On a Monarch Mission

Monarch Mission training photo by Liz Soper

Jennifer Hammonds, NWF’s K-12 Senior Manager works with teachers on exploring the Monarch Mission curriculum. Photo by Liz Soper

Did you know that monarch butterfly larva chew a notch in the stalk of a leaf before they eat it? Amazingly so, this behavior is called “leaf notching” and it allows monarch caterpillars to cut off the supply of latex (which is toxic to monarchs) to the leaves, allowing them to safely eat the milkweed. This is just one amazing fact that teachers learned about monarch butterflies when participating in the National Wildlife Federation Monarch Mission teacher training in Springfield, MA on February 3, 2018.

Over 60 individuals, including teachers, district curriculum staff and Springfield Park and Recreation employees came together for a day long professional development workshop to kick off the Monarch Mission program in Springfield, MA. This program sponsored by the LEGO Community Fund, U.S., and coordinated by the National Wildlife Federation, is working with twenty-five schools in the Springfield Public School District to develop monarch recovery and pollinator gardens at each school site. These gardens not only will provide much needed habitat for monarchs and other pollinators, but will also serve as outdoor classrooms for students to engage in creative learning and play. The National Wildlife Federation’s Eco-School USA program and the Schoolyard Habitats™ program will serve as the guiding framework for the schools as they spend the rest of the school year assessing their current school grounds, developing plans of actions, and then enhancing the grounds for monarchs and other pollinators.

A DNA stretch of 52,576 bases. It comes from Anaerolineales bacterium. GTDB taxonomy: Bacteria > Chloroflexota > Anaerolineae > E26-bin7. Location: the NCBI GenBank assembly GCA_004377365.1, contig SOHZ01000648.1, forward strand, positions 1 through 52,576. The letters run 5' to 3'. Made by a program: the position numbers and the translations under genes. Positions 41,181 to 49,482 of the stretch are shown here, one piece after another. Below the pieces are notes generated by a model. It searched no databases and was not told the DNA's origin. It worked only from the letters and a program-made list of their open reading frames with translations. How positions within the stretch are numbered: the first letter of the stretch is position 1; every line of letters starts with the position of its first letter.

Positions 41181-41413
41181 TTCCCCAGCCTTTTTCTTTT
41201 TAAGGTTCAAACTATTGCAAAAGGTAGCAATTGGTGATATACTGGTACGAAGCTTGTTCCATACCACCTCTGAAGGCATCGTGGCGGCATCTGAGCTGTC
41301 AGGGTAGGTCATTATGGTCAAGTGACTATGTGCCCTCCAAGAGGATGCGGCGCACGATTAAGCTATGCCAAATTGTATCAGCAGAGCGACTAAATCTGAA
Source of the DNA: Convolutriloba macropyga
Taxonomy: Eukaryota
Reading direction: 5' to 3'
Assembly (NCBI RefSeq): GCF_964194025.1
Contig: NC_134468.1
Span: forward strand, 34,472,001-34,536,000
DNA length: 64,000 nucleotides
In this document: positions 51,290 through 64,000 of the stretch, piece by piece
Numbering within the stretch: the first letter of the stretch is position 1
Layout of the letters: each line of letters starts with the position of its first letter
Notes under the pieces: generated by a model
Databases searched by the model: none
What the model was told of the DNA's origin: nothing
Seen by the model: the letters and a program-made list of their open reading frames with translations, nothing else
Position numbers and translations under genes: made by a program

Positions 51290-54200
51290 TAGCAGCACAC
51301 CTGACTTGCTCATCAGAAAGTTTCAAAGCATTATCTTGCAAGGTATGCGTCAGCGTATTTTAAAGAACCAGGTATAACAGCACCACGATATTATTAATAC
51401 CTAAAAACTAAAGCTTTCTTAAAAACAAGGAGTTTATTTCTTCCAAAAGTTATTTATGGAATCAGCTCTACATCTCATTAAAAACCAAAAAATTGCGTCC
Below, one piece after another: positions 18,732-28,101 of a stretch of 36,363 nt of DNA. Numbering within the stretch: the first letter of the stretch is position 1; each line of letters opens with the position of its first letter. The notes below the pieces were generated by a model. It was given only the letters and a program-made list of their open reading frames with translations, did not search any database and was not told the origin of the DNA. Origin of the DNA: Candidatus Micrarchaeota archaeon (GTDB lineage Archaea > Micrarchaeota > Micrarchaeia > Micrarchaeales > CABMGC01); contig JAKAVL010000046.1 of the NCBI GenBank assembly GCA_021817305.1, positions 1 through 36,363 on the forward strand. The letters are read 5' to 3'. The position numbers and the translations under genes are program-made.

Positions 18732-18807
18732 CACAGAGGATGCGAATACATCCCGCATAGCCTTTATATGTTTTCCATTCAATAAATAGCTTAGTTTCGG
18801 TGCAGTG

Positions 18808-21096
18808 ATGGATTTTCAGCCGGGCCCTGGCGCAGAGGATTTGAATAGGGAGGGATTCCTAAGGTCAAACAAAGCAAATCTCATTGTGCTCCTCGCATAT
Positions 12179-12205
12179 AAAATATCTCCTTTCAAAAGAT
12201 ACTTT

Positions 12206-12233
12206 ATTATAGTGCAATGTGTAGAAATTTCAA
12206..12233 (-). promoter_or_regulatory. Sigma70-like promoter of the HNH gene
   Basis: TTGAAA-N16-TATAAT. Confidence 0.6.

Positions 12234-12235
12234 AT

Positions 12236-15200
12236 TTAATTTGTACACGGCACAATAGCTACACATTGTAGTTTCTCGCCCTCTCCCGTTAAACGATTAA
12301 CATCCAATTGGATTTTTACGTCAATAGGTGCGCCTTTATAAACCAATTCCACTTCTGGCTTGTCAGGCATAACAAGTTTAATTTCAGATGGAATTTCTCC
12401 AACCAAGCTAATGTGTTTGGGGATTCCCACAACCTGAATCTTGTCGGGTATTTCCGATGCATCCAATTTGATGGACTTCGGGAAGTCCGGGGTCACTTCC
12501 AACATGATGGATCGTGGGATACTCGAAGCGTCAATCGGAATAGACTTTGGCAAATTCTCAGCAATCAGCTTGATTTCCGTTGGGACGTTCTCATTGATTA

Teachers exploring the woods photo by Liz Soper

Springfield Public School teachers explore the woods at ECOS to find key wildlife habitat elements. Photo by Liz Soper

Although the day was brutally cold and windy, participants braved the elements and spent time outdoors with National Wildlife Federation staff learning to assess the ECOS (Environmental Center for our Schools) site for key habitat elements (food, water, shelter, places to raise young). They then warmed up inside and spent the afternoon exploring the Monarch Mission curriculum and working in grade-level groups to determine connections to their curriculum. As part of this program and funding from the LEGO Community Fund, U.S., the Monarch Mission curriculum has been expanded to include a series of lessons for Pre-K classrooms.

By the end of the day participants were excited to take what they had learned back to their students and to continue to collaborate across the district. One participant had the great idea of having a school garden tour at the end of the year. “It would be so exciting to see what everyone has accomplished as part of this program and share our success,” said Caitlin Wood, a Springfield Public School teacher. “We could have our students present and invite families, community members, and even the mayor.” Springfield Parks and Recreation staff were already on that idea, and explained how they were working to get the mayor to sign the National Wildlife Federation’s Mayors’ Monarch Pledge, which will expand the work the schools are doing into the community of Springfield. Stay tuned for more results!

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